Heritage train to unite Kosovo communities

26/09/2013

Kosovo celebrates European Heritage days organising train tours to promote its cultural and religious heritage.

By Safet Kabashaj for Southeast European Times in Pristina -- 26/09/13

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About 120 people took part in the first trip of the Kosovo heritage train on September 14th to visit Peja patriarchate, Bajrakli mosque and the Ethnologic Museum. [Safet Kabashaj/SETimes]

Kosovo heritage tours will help people to understand more about their culture and improve tolerance, project organisers said.

Every Saturday and Sunday, until September 29th, a yellow and red train takes tourists and local citizens from Pristina to the western Kosovo cities of Peja and Decan to visit popular sites such as the Decani monastery, the city Hamam and the Old Bazaar.

Ian Cliff, UK ambassador in Kosovo, said the project is an opportunity for people to see what Kosovo possesses in terms of cultural and spiritual heritage.

"Our aim today is to show there is a lot of cultural heritage that everyone can enjoy whether you’re a Christian, Muslim, Orthodox, Catholic, and much of this cultural heritage is in the same place," Cliff told SETimes. "That’s why we are going to Peja/Pec because there you have the patriarchate, which is the place where the Serbian Orthodox patriarchate has been in for centuries, but you could see also some beautiful Ottoman mosques and Muslim sites."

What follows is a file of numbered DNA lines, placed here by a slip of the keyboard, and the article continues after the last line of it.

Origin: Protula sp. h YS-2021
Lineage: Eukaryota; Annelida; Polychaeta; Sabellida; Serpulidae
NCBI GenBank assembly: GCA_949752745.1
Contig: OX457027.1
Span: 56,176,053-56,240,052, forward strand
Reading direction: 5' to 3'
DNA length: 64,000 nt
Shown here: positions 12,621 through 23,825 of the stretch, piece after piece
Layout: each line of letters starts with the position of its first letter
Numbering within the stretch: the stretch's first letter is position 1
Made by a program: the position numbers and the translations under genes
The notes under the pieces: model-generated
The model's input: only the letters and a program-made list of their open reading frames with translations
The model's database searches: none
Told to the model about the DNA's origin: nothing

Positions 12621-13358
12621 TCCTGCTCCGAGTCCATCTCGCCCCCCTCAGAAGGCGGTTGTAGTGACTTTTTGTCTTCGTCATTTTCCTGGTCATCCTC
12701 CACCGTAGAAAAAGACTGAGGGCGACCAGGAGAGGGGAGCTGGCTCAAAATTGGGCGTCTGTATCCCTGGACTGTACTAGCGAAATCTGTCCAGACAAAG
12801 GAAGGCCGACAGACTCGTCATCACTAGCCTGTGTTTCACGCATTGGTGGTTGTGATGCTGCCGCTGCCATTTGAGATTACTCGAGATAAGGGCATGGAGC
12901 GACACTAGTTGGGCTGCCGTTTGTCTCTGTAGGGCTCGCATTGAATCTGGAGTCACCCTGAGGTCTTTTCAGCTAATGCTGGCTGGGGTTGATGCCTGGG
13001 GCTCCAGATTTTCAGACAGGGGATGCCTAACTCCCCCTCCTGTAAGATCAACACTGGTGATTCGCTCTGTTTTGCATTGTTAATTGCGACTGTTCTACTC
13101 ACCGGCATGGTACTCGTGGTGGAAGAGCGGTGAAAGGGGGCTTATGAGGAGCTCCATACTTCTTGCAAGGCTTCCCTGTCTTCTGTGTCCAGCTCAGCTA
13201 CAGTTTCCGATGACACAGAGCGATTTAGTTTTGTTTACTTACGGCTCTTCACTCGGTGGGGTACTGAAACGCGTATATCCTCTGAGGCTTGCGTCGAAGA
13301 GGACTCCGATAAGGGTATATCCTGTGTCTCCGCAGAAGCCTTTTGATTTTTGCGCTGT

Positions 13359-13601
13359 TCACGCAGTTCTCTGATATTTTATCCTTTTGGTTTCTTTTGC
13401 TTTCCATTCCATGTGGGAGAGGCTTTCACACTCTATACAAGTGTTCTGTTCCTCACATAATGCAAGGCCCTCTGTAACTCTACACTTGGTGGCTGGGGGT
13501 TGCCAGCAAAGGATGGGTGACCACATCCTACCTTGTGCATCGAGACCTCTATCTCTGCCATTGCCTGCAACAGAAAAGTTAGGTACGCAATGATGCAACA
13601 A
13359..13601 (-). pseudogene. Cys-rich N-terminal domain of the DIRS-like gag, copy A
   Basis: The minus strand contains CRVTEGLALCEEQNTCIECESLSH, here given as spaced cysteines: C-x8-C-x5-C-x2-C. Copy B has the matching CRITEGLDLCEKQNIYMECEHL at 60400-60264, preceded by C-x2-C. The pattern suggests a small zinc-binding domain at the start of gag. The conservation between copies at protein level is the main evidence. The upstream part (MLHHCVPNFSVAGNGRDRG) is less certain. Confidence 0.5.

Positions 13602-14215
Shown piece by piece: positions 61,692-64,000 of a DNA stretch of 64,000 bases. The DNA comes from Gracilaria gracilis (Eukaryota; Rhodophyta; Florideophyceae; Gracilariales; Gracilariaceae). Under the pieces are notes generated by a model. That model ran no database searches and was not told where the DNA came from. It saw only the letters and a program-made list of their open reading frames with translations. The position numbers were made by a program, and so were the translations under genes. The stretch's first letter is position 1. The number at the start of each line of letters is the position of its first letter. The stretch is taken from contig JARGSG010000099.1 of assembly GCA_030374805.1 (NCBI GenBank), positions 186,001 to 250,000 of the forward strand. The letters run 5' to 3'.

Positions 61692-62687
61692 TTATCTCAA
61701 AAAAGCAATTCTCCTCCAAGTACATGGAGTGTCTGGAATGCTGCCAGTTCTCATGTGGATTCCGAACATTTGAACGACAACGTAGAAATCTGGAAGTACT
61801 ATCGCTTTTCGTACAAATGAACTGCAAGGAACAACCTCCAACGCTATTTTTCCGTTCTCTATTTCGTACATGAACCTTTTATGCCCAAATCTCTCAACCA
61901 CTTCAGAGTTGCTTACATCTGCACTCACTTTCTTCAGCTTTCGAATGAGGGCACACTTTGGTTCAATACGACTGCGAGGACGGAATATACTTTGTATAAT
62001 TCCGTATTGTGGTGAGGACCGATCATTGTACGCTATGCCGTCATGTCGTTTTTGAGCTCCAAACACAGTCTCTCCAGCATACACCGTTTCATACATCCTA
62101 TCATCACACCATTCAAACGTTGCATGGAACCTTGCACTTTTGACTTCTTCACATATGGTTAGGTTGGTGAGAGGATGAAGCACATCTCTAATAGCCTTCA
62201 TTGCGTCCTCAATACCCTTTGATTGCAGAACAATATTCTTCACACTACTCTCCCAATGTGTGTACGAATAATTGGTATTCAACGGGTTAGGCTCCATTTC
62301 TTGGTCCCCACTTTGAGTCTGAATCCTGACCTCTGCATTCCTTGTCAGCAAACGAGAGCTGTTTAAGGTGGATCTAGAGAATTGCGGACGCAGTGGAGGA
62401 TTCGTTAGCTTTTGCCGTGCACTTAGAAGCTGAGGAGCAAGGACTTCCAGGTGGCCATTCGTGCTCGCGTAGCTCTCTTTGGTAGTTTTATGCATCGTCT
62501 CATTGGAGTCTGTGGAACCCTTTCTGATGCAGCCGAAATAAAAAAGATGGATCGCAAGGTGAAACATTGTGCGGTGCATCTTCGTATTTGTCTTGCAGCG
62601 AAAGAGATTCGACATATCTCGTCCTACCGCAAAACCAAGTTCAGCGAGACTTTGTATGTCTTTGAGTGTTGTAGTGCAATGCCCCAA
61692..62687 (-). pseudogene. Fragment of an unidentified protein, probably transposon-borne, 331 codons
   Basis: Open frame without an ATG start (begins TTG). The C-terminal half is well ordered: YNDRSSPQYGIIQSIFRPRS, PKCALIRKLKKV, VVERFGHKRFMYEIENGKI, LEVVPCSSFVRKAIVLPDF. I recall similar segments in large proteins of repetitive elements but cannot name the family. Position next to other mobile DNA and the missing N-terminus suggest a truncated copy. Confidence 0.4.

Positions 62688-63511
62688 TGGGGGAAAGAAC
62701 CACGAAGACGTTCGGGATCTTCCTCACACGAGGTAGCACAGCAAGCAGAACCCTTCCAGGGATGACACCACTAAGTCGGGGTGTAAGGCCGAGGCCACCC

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The heritage train project is a joint effort of Kosovo's Ministry of Culture, the Council of Europe and some foreign embassies.

"European Heritage Days are celebrated across Europe and this is our attempt to encourage people to see, enjoy and learn more about their cultural heritage," Tim Cartwright, the head of Council of Europe office in Kosovo, told SETimes.

Hajdin Abazi, deputy minister of culture, said that the protection and promotion of cultural heritage is a priority for the ministry.

"In this way we are in the position to protect our cultural and religious heritage because we consider that it should not be something that divides us, but instead something that unites us and increases tolerance and understanding," Abazi told SETimes.

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